For Garnett the thing was “…if you lived with Lawrence, [they] were the times when you felt suffocated by his ideas. He sometimes talked such half-baked rubbish and was so ignorantly cocksure. [But] It was impossible to know Lawrence without loving him. Sometimes a devil, sometimes a bore, but extraordinarily alive, the best company in the world, and, I suppose, a very great man.”

DH Lawrence, photocredit Nottingham University

David Garnett, photocredit The Standard

As I have written previously, while Lawrence was away in Croydon, Jessie had been working hard on his behalf sending his work to the editor of the English Review, Ford Madox Hueffer, who replied saying that he thought the pieces were very interesting. Jessie showed Hueffer’s letter to Lawrence when he returned to Eastwood after spending a summer holiday with his mother in the Isle of Wight. Lawrence thanked Jessie for what she had done, telling her that “… she was his luck.” He then gave the letter to his mother to read, who never returned it.

Lawrence went to see Ford Madox Hueffer (later Ford Madox Ford), on his return to Croydon, and a selection of poems were published in the November 1909 edition of Ford’s magazine, taking up the first six pages. Harry T. Moore has written:

“ Hueffer later said he never really ‘liked Lawrence much. He remained too disturbing even when I got to know him well.’ And although Lawrence didn’t whine, he continually needed solicitude, as well as moral support, to replace the influence of the mother he was away from, and about whose personality and opinions he talked ‘ in a way that is unusual in a young man out to make his fortune.’ ”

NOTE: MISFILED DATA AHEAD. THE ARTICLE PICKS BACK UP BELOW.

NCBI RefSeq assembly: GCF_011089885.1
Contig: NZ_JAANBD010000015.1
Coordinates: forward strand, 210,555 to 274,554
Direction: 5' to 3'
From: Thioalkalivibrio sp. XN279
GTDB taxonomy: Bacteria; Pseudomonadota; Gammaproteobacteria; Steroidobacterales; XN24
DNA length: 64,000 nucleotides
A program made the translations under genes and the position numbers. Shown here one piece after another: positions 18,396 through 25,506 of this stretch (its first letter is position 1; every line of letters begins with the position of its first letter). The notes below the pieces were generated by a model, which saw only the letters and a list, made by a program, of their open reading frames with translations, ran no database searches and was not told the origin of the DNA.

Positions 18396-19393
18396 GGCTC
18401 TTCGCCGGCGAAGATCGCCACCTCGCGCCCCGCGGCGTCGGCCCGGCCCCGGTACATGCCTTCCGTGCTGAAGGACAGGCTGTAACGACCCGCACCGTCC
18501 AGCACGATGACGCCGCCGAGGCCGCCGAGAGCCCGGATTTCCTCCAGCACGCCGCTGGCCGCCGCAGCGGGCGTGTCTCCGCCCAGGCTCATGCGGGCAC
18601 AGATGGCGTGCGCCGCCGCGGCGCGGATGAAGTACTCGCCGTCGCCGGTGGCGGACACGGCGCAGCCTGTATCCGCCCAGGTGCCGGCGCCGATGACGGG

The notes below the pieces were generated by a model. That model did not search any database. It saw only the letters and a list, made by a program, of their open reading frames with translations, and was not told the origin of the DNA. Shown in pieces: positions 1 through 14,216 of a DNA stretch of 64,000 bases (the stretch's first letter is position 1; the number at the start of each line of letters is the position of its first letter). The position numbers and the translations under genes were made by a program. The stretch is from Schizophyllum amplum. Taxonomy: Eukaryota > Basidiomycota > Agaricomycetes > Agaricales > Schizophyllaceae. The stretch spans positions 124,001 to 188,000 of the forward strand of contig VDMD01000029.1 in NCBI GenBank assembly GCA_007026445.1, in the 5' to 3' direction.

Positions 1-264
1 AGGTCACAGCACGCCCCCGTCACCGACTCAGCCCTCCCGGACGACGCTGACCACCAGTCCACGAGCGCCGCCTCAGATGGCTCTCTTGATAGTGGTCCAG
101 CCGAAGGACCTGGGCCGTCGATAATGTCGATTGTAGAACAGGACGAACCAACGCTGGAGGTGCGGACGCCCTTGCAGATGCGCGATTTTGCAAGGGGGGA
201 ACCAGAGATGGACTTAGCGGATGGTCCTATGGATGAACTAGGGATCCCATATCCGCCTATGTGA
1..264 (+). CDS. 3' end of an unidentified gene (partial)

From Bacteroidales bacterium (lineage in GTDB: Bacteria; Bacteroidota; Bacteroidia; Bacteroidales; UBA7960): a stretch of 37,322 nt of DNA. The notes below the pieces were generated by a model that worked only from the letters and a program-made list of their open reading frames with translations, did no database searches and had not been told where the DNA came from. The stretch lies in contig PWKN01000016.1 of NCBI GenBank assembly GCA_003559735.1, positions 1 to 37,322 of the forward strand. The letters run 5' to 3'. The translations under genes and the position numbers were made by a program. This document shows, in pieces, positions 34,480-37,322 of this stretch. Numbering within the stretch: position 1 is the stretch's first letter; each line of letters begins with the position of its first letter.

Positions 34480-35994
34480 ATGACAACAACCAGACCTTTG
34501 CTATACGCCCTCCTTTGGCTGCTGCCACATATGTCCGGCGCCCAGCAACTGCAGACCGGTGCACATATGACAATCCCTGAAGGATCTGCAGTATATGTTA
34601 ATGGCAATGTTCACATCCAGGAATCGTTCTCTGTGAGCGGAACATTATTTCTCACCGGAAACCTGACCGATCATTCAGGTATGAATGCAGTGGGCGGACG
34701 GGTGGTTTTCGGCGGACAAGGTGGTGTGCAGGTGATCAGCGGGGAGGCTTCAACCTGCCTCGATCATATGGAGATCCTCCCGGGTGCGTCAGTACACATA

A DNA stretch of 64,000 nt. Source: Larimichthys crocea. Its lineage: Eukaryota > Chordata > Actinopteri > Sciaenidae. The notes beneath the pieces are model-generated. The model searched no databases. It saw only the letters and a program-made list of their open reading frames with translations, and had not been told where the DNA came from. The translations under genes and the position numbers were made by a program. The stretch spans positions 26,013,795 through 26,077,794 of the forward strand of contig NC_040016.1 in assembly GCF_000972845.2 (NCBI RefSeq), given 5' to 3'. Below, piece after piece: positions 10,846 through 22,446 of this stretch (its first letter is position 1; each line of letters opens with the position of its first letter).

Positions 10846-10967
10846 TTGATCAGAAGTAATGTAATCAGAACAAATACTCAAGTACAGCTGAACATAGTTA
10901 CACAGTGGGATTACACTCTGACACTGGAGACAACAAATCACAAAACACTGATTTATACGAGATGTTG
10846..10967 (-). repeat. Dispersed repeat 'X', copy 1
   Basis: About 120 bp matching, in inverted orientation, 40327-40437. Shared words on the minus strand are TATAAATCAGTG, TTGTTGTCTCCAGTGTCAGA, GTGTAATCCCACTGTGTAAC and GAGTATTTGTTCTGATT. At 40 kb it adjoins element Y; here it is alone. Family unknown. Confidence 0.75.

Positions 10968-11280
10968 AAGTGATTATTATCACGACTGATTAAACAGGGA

But Hueffer also sent the MSS of the poems, and of Lawrence’s novel The Trespasser, to Edward Garnett, Heinemann’s senior reader at that time, and as Lawrence wrote, Hueffer:

“… introduced me to Edward Garnett, who, somehow, introduced me to the world.” In effect, as Lawrence later wrote, Hueffer “left me to paddle my own canoe. I very nearly wrecked it and did for myself. Edward Garnett, like a good angel, fished me out.”

Helen Smith, in her 2017 biography of Edward Garnett, writes of Lawrence’s first visit to Garnett’s house, The Cearne, in 1911: